>> Just ask Denver Nuggets fans about tanking to get the #1 pick! Twice the Nuggets had the worst record in the NBA, and neither time did they get the #1 pick (ending up FOURTH both times).

>> Who said that either Odin &/or Durant are even coming out FOR SURE? It seems like no one has bothered to ask THEM about THEIR plans; both are freshmen, and remember Odin only played just over half the season due to work on his wrist. Seems to me another year for both would not be a bad idea, to see if they are not flashes-in-the-pan's. By the way, who would be the #1 pick if NEITHER Odin nor Durant come out?

P.S. This draft may also be a little better than thought, with four Florida starters coming out for this year's draft.

Melvin H.

Anonymous Anonymous -- 4/06/2007 4:35 AM  


I love the idea of naming all players to be free agents. Perhaps you could throw in some first rights of refusal to lower-placed teams (they have the right to match any price offered from a higher ranked team, so the higher ranked teams end up having to pay more to get rookies).

Anonymous greg oden -- 4/06/2007 8:57 AM  


I have sneaking admiration for the notion that the lottery team with the BEST record ought to get the most ping pong balls, because the assumption that bad teams will become competitive given enough high lotto picks is illusory. When has that ever happened since the introduction of the lottery system? ? Look at teams like the Clips and the Hawks, who have been awarded high picks year after year but are still lousy.

Unfortunately, I doubt if the "inverse order" approach would fly with the league. Instead, how about a simple system of escalating fines? These would be similar to the fines Stern imposes for criticizing the officials. If Stern thinks a team has tanked a game, it's a $100,000 fine for both the coach and the GM. The second offense costs $250,000 each, the third $500,000, and so on. A team could appeal these fines, but it would have the burder of proving that it was not trying to lose, including affidavits from the team physicians that allegedly injured players were, in fact, injured, and explanations for unusual substitution patterns.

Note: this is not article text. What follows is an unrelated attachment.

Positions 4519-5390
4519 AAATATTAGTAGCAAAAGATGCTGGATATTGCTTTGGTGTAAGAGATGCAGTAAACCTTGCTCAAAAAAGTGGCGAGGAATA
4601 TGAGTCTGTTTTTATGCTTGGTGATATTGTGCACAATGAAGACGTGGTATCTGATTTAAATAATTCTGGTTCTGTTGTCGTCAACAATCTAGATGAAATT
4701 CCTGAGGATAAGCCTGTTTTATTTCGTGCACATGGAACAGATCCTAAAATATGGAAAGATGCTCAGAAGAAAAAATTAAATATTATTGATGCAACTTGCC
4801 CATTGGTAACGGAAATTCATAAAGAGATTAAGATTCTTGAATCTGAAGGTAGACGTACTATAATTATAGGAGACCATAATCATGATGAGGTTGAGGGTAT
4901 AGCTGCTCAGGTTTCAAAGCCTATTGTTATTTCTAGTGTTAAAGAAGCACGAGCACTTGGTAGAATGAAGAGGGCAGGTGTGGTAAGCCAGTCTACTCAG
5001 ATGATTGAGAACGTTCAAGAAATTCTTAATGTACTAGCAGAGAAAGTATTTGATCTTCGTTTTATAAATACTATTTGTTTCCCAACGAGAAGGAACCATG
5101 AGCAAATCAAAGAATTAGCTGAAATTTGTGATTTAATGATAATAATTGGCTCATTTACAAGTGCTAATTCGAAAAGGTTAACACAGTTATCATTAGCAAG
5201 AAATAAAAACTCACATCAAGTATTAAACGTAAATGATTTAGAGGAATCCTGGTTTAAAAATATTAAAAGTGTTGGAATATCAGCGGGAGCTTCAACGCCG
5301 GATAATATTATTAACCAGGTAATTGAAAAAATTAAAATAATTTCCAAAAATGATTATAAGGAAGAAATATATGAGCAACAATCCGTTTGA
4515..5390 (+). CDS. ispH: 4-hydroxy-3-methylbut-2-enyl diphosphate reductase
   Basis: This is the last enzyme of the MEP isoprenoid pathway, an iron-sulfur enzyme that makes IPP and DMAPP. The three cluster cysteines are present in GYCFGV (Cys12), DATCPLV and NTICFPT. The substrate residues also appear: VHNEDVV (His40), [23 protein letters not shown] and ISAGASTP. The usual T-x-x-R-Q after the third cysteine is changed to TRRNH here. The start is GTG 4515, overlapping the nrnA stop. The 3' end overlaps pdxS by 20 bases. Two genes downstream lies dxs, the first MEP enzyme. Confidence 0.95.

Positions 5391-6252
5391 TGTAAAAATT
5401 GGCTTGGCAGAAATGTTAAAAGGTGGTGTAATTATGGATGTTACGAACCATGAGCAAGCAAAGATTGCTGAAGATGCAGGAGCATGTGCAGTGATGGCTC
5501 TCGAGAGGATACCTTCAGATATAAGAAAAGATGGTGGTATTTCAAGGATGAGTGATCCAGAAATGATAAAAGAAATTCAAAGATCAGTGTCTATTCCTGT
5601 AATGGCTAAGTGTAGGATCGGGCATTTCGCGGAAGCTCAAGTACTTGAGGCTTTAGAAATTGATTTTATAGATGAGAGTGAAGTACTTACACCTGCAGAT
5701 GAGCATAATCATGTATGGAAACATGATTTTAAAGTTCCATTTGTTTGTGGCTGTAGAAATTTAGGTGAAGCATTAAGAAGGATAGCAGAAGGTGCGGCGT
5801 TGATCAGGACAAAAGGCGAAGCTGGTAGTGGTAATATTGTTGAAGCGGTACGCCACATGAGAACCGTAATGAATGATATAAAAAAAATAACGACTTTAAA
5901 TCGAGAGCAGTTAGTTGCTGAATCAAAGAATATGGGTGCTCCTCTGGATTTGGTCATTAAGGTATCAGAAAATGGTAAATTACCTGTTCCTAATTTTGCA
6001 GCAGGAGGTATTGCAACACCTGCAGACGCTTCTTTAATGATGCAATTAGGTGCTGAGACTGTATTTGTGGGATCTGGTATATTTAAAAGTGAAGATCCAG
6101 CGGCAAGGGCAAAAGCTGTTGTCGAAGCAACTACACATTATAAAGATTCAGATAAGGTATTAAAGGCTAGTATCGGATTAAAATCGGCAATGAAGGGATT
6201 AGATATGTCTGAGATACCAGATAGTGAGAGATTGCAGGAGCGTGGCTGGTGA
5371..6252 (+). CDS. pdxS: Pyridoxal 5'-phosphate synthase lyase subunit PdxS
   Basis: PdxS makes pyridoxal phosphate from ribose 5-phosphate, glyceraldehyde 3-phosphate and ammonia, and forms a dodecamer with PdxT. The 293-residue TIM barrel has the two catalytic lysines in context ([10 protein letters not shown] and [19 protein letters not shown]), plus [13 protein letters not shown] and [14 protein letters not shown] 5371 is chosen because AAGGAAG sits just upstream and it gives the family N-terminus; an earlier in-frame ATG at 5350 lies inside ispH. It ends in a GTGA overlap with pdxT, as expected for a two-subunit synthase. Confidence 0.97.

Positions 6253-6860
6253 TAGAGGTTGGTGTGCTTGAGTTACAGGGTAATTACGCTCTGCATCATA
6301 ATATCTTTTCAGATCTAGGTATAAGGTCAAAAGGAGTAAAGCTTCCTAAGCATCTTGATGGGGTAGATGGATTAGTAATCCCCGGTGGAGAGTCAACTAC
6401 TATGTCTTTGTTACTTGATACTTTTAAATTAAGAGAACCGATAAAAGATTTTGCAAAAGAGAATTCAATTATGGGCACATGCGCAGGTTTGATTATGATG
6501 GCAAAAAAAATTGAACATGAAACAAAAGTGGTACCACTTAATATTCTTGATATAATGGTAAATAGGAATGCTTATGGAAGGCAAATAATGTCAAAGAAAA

My guess is that the tanking would stop in a hurry if Stern took this approach.

Anonymous Anonymous -- 4/06/2007 9:33 AM  


Pro sports drafts help to artificially lower a player's initial salary, particularly in situations where a "rookie cap" exists.

I like how Randolph Morris was able to go directly from the NCAA Tournament into the NBA (because of having passed through the draft once before), though obviously his situation was the exception and not the rule.

Anonymous Lou P. -- 4/06/2007 10:26 AM  


Glad to see a return to an issue near and dear to my heart. Why not institute a draft of the best law students from the firms around the country in reverse order of partner profitability. It will even the playing field. Students may lose their choice to work where and with whom they want but, hey, it will only be for the first four years of their career. For many athletes, their whole career is over in less time. Alan Milstein

Anonymous Alan Milstein -- 4/06/2007 10:35 AM  


What evidence is there that the draft "redistribute[s] talent in a way that benefits the league as a whole?"

Arguably, Mr. Milstein's point has nothing to do with the draft, but rather with the fact that leagues have been allowed to become monopolies. No one would argue that, once a law student joins a law firm, it can assign him to whatever practice of the firm it wants. So is the problem that a league can assign a player to a single team the real problem, or is that there's only one league?

Anonymous Anonymous -- 4/06/2007 11:02 AM  


While the NBA should adopt a more European Soccer view on how to develop their players (Having their own youth academies owning the rights to the players that they developed, being able to sell them/trade them when they want to or if the player wants out) would solve a myriad of problems in the league (including the whole NCAA profiting greatly off of what is basically uncompensated labor) but that is never going to happen.